What if we waited a little longer? The dependent variable problem within the comparative analysis of the welfare state revisited

Research output: Book Chapters | Papers in Conference ProceedingsBook ChapterResearchpeer-review

7 Citations (Scopus)

Abstract

Generally regarded as the main trigger for the ‘welfare modelling business’, Esping-Andersen’s (1990) Three Worlds of Welfare Capitalism also heralded the so-called ‘dependent variable problem’ within the comparative analysis of the welfare state. This chapter offers an update, revision and extension of my earlier study (Kühner, 2007): first, it presents a review of recent contributions on the ‘dependent variable problem’; second, it argues, based on comprehensive descriptive analyses of state-of-the-art expenditure and social rights based measures covering 21 OECD countries (1980-2013), that summary indicators of welfare state change continue to struggle producing consistent results for several high-income countries and that Esping-Andersen’s regime typology fails to fully account for these welfare state dynamics. This chapter therefore concludes thatthe dependent variable continues to be a problem of theoretical ambiguity and data operationalisation. It also offers that quantitatively-informed research should continue to focus its efforts on developing disaggregated research frameworks.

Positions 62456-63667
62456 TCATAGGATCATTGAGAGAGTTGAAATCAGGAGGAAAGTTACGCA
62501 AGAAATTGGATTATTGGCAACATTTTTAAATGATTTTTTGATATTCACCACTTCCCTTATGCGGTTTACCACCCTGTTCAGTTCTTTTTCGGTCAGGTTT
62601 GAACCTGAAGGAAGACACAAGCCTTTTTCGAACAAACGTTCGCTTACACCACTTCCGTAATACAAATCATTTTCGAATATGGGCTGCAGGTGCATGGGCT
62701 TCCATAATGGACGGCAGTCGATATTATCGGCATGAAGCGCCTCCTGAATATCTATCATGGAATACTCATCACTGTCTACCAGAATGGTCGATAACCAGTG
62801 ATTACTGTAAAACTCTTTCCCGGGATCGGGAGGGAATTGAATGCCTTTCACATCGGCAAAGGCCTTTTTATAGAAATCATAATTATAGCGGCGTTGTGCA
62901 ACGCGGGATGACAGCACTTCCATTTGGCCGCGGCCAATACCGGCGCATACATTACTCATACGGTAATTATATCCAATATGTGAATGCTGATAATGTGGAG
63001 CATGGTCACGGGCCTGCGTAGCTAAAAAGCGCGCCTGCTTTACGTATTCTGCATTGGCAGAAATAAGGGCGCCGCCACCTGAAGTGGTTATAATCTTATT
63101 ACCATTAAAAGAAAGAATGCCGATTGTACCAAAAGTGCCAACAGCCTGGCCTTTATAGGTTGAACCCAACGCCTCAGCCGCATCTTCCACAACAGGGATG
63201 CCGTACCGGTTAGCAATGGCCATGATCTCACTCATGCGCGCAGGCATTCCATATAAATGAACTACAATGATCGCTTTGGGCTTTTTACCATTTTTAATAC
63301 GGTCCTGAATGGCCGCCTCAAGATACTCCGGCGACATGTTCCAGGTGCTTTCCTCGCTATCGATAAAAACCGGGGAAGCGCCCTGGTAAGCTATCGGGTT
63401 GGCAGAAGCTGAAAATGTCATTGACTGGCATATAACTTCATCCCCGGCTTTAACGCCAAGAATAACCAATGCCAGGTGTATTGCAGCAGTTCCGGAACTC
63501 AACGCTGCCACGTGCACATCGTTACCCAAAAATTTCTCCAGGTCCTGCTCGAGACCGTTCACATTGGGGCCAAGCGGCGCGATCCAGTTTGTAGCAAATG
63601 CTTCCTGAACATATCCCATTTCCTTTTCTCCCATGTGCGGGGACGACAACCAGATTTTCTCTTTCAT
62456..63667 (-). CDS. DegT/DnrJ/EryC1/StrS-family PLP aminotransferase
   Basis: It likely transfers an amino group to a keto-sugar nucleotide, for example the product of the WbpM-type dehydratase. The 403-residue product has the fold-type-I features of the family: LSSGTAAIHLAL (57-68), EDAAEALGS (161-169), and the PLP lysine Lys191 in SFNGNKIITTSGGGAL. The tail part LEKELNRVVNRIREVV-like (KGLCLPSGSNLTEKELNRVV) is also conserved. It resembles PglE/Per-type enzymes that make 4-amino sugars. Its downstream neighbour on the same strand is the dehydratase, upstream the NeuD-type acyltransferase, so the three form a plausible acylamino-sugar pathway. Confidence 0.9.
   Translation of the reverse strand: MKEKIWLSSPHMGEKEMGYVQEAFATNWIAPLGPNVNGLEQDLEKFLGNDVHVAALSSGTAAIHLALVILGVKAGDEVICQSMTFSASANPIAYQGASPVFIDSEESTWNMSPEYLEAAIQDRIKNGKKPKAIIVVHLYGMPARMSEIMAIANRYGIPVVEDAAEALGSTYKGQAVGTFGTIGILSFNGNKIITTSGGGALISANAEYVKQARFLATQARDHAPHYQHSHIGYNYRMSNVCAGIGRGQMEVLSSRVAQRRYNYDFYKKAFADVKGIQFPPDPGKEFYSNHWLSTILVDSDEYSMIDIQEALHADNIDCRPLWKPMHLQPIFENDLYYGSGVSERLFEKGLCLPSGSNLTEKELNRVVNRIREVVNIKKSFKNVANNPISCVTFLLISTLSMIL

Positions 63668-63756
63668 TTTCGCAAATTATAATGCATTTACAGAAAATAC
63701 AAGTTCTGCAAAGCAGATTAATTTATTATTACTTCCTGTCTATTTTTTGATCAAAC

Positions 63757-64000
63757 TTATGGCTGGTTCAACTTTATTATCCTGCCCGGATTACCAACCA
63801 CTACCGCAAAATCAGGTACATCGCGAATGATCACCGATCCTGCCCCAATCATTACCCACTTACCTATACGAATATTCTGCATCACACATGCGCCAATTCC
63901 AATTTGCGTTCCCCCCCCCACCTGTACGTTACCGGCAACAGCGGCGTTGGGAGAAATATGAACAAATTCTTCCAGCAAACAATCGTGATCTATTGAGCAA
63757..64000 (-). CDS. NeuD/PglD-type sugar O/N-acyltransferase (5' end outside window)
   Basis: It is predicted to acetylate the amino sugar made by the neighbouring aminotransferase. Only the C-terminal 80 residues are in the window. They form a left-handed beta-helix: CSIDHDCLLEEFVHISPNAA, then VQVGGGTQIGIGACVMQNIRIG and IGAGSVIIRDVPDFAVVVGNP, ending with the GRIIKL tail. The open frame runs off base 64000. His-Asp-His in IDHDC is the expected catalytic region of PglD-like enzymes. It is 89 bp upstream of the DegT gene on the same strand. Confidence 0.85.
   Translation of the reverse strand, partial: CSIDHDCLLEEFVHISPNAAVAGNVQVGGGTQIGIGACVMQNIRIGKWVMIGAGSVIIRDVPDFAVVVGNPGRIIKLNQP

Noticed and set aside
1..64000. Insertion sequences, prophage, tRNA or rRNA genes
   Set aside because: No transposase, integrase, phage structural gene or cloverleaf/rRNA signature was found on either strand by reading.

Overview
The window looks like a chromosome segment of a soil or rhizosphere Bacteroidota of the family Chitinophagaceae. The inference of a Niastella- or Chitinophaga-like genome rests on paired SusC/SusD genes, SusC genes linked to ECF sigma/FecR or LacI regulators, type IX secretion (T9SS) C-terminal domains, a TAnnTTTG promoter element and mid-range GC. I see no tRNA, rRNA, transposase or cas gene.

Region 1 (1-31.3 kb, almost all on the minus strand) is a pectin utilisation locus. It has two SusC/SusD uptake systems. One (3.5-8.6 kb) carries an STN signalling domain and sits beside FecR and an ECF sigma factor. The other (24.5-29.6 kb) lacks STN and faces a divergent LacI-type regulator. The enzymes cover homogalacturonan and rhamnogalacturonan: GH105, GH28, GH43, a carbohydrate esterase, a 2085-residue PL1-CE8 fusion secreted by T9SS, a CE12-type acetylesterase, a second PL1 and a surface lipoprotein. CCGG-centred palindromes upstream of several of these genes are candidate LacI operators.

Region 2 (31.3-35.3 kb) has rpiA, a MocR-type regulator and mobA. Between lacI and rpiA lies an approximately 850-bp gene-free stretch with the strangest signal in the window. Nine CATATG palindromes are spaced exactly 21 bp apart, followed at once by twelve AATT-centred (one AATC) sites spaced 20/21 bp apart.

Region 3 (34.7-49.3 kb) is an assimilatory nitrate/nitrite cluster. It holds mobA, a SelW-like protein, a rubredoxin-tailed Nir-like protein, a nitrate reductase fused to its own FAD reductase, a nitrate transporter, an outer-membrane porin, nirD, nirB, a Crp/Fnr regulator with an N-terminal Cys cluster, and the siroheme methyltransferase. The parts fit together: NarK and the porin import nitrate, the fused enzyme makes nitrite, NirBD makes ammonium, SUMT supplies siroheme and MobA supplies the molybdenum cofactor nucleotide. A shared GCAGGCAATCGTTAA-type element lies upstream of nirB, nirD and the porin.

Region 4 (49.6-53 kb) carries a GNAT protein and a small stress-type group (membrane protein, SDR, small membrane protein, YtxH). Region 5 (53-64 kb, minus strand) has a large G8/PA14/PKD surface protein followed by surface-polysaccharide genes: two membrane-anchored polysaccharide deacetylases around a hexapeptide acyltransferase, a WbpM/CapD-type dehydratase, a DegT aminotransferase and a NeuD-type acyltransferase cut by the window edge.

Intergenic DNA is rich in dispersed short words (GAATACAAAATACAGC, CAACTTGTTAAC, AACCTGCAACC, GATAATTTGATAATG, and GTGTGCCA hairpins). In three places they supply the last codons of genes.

Original languageEnglish
Title of host publicationSocial policy review, 27 : Analysis and debate in social policy, 2015
EditorsZoë IRVING, Menno FENGER, John HUDSON
Place of PublicationBristol
PublisherPolicy Press
Chapter10
Pages199-224
Number of pages26
ISBN (Electronic)9781447322795
ISBN (Print)9781447322771
DOIs
Publication statusPublished - Jun 2015
Externally publishedYes

Keywords

  • comparative analysis
  • dependent variable problem
  • social expenditure
  • social rights
  • welfare state change
  • welfare state dynamics

Fingerprint Dive into the research topics of 'What if we waited a little longer? The dependent variable problem within the comparative analysis of the welfare state revisited'. Together they form a unique fingerprint.

Cite this